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June 8, 2021 News 6 Comments

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Scotland-based RCM vendor Craneware will acquire Sentry Data Systems, a Florida-based hospital pharmacy procurement, revenue cycle, and compliance solutions business, for $400 million.

Sentry offers software and services that support health system 340B drug purchasing programs.

Reader Comments

From Little Wing: “Re: software. I’m looking for a company that develops AI-based applications that a local government could use to track and report on the treatment and care for abused children in the social services program.” Readers, suggest a company from your experience and I’ll forward the information.

HIStalk Announcements and Requests


Welcome to new HIStalk Platinum Sponsor Azara Healthcare. The Burlington, MA-based company is the leading provider of data-driven analytics, quality measurement, and reporting for the Community Health and physician practice market. Azara solutions empower more than 1,000 Community Health Centers, physician practices, Primary Care Associations, Health Center Controlled Networks, and clinically integrated networks in 36 states to improve the quality and efficiency of care for more than 25 million Americans through actionable data. Specific products include data reporting and analytics; care management; patient outreach; MIPS and APMs management and reporting; patient registry and population health; and the FHIRstation interoperability platform. Recent company news includes its merger with the population health division of SPH Analytics and its #1 Black Book ranking in end-to-end population health vendors, best-of-breed provider technology. Thanks to Azara Healthcare for supporting HIStalk. 

I’m required to occasionally purge inactive email subscribers from the HIStalk Updates list. You might want to enter your email address again just to make sure you didn’t fall off the list inappropriately (you won’t get duplicate emails regardless). Signing up for no-spam email updates is the secret weapon of more than a few industry leaders who are driven to be the first to know.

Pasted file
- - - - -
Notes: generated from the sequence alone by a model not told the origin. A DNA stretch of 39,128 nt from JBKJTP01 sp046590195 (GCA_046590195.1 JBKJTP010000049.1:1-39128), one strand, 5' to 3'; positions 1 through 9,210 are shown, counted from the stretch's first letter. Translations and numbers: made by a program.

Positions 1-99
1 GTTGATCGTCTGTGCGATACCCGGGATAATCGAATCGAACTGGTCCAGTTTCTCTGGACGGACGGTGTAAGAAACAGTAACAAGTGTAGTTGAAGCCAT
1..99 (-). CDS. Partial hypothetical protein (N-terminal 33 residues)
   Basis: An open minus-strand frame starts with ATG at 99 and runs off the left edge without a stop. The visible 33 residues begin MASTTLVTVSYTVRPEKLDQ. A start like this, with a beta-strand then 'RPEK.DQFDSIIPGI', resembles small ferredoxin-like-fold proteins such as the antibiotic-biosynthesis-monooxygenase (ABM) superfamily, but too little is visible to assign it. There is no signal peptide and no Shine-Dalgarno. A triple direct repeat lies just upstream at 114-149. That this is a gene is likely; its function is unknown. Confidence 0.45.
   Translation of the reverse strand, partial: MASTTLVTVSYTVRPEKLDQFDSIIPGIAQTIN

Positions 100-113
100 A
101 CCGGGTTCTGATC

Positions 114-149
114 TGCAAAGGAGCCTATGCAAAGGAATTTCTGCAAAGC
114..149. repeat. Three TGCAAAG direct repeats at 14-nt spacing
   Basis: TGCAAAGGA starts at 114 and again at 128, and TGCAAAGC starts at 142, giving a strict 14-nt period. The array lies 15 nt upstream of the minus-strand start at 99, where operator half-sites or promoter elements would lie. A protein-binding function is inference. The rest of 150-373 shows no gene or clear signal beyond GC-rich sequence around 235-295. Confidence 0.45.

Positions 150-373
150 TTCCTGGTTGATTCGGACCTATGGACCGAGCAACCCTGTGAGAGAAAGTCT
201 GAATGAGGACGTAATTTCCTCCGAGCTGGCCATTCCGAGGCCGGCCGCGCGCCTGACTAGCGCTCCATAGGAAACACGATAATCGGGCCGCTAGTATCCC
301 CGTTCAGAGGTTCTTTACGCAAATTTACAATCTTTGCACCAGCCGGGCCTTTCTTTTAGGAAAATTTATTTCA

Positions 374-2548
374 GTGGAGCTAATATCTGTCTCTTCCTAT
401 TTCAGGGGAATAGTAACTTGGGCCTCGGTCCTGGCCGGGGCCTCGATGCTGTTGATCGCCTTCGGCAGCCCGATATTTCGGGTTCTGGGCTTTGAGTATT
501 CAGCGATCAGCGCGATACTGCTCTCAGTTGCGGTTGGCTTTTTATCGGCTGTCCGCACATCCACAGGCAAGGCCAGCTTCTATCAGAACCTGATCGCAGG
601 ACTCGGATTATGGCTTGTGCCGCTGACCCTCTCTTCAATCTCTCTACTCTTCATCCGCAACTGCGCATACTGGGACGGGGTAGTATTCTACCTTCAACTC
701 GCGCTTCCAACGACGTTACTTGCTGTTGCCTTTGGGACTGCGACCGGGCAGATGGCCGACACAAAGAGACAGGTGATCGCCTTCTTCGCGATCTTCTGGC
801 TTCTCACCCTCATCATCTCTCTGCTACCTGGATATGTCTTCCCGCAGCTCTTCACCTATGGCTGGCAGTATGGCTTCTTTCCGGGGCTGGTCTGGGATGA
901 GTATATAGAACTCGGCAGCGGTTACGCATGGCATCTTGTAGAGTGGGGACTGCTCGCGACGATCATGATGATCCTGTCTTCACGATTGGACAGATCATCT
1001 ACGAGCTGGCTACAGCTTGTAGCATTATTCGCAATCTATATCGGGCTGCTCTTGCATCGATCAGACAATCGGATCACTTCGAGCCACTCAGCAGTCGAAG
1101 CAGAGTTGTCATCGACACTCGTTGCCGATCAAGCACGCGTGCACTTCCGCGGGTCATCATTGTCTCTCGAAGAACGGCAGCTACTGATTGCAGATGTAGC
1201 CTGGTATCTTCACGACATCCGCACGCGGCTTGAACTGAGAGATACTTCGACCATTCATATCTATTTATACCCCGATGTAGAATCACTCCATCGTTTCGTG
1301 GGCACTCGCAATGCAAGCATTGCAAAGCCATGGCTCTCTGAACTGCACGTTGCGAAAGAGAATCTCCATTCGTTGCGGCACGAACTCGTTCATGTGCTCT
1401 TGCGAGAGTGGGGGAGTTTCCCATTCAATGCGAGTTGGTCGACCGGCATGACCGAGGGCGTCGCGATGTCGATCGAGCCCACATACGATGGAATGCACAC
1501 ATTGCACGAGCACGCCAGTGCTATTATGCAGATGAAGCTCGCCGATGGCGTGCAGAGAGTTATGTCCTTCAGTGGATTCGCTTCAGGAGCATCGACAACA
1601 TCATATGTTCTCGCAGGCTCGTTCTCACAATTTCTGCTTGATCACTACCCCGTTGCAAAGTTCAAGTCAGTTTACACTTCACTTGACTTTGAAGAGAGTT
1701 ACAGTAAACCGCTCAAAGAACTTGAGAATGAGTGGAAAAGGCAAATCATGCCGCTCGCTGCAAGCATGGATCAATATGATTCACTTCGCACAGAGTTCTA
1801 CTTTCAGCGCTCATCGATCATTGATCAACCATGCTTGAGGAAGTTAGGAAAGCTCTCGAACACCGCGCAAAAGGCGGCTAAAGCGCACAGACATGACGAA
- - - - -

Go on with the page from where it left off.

June 24 (Thursday) 2 ET: “Peer-to-Peer Panel: Creating a Better Healthcare Experience in the Post-Pandemic Era.” Sponsor: Avtex. Presenters: Mike Pietig, VP of healthcare, Avtex; Matt Durski, director of healthcare patient and member experience, Avtex; Patrick Tuttle, COO, Delta Dental of Kansas; Chad Thorpe, care ambassador, DispatchHealth. The live panel will review the findings of a May 2021 survey about which factors are most important to patients and members who are interacting with healthcare organizations. The panel will provide actionable strategies to improve patient and member engagement and retention, recover revenue, and implement solutions that reduce friction across multiple channels to prioritize care and outreach.

Previous webinars are on our YouTube channel. Contact Lorre to present your own.

Acquisitions, Funding, Business, and Stock


At-home testing company LetsGetChecked raises $150 million in a Series D funding round, increasing its total to $260 million.


San Francisco-based primary and urgent care company Carbon Health marks its first foray into chronic condition management with the acquisition of digital diabetes clinic Steady Health. Carbon Health hopes to have 1,500 clinics across the country within the next four years. It operates 70 clinics in 13 states and offers virtual care in select locations.


Membership-based primary care company One Medical will acquire Iora Health, which offers similar services for seniors, for $2.1 billion. Iora Health co-founder and CEO Rushika Fernandopulle, MD will become One Medical’s chief innovation officer.


Mendel will use an $18 million Series A funding round to further scale technology that uses AI to make sense of unstructured health data from health records and medical literature. The startup markets its services to healthcare organizations that are looking for analytics-ready data.


  • Gillette Children’s Specialty Healthcare (MN) will implement Infor’s CloudSuite Healthcare software with assistance from Bails & Associates.
  • Twin County Regional Healthcare (VA) will offer telecardiology services from Access Physicians, a division of SOC Telemed.
  • Together Women’s Health (MI) selects Emerge’s ChartGenie, ChartScout, and ChartPop data conversion and integration tools to help two of its member practices transition to Athenahealth.
  • UMass Memorial Health will power its new Hospital at Home program with Current Health’s remote care management technology.
  • South Texas Physician Alliance selects LeadingReach for referral management and care coordination.



Erich Huang MD, PhD (Duke Health) joins Onduo as chief scientific and innovation officer.


HealthTrust promotes Michael Seestedt to CIO.


CitiusTech names Bhaskar Sambasivan (Eversana) president.